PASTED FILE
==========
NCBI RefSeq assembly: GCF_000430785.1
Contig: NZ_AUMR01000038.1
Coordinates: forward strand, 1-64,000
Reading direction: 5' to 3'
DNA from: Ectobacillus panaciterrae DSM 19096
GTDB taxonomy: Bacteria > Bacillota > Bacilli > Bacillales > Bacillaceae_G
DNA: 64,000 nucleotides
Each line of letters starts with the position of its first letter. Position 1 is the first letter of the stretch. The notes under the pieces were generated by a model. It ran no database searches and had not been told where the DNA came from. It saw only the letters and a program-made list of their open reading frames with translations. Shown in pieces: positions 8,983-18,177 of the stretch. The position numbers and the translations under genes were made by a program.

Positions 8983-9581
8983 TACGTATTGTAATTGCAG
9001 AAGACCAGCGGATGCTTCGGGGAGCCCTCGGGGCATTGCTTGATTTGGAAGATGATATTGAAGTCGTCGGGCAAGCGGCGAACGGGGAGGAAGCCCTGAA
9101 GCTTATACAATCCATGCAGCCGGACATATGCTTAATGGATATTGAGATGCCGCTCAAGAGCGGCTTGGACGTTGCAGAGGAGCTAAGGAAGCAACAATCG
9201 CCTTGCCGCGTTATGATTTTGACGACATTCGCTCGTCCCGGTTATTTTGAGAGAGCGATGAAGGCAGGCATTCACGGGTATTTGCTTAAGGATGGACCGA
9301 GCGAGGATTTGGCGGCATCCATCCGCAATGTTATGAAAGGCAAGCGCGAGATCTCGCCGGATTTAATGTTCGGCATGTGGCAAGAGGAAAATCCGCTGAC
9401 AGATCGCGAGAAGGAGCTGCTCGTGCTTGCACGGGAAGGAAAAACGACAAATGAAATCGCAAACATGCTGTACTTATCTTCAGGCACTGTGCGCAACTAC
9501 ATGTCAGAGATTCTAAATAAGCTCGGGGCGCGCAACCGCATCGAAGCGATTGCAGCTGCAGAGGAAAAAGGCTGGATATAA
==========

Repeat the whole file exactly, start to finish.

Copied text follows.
NCBI RefSeq assembly: GCF_000430785.1
Contig: NZ_AUMR01000038.1
Coordinates: forward strand, 1-64,000
Reading direction: 5' to 3'
DNA from: Ectobacillus panaciterrae DSM 19096
GTDB taxonomy: Bacteria > Bacillota > Bacilli > Bacillales > Bacillaceae_G
DNA: 64,000 nucleotides
Each line of letters starts with the position of its first letter. Position 1 is the first letter of the stretch. The notes under the pieces were generated by a model. It ran no database searches and had not been told where the DNA came from. It saw only the letters and a program-made list of their open reading frames with translations. Shown in pieces: positions 8,983-18,177 of the stretch. The position numbers and the translations under genes were made by a program.

Positions 8983-9581
8983 TACGTATTGTAATTGCAG
9001 AAGACCAGCGGATGCTTCGGGGAGCCCTCGGGGCATTGCTTGATTTGGAAGATGATATTGAAGTCGTCGGGCAAGCGGCGAACGGGGAGGAAGCCCTGAA
9101 GCTTATACAATCCATGCAGCCGGACATATGCTTAATGGATATTGAGATGCCGCTCAAGAGCGGCTTGGACGTTGCAGAGGAGCTAAGGAAGCAACAATCG
9201 CCTTGCCGCGTTATGATTTTGACGACATTCGCTCGTCCCGGTTATTTTGAGAGAGCGATGAAGGCAGGCATTCACGGGTATTTGCTTAAGGATGGACCGA
9301 GCGAGGATTTGGCGGCATCCATCCGCAATGTTATGAAAGGCAAGCGCGAGATCTCGCCGGATTTAATGTTCGGCATGTGGCAAGAGGAAAATCCGCTGAC
9401 AGATCGCGAGAAGGAGCTGCTCGTGCTTGCACGGGAAGGAAAAACGACAAATGAAATCGCAAACATGCTGTACTTATCTTCAGGCACTGTGCGCAACTAC
9501 ATGTCAGAGATTCTAAATAAGCTCGGGGCGCGCAACCGCATCGAAGCGATTGCAGCTGCAGAGGAAAAAGGCTGGATATAA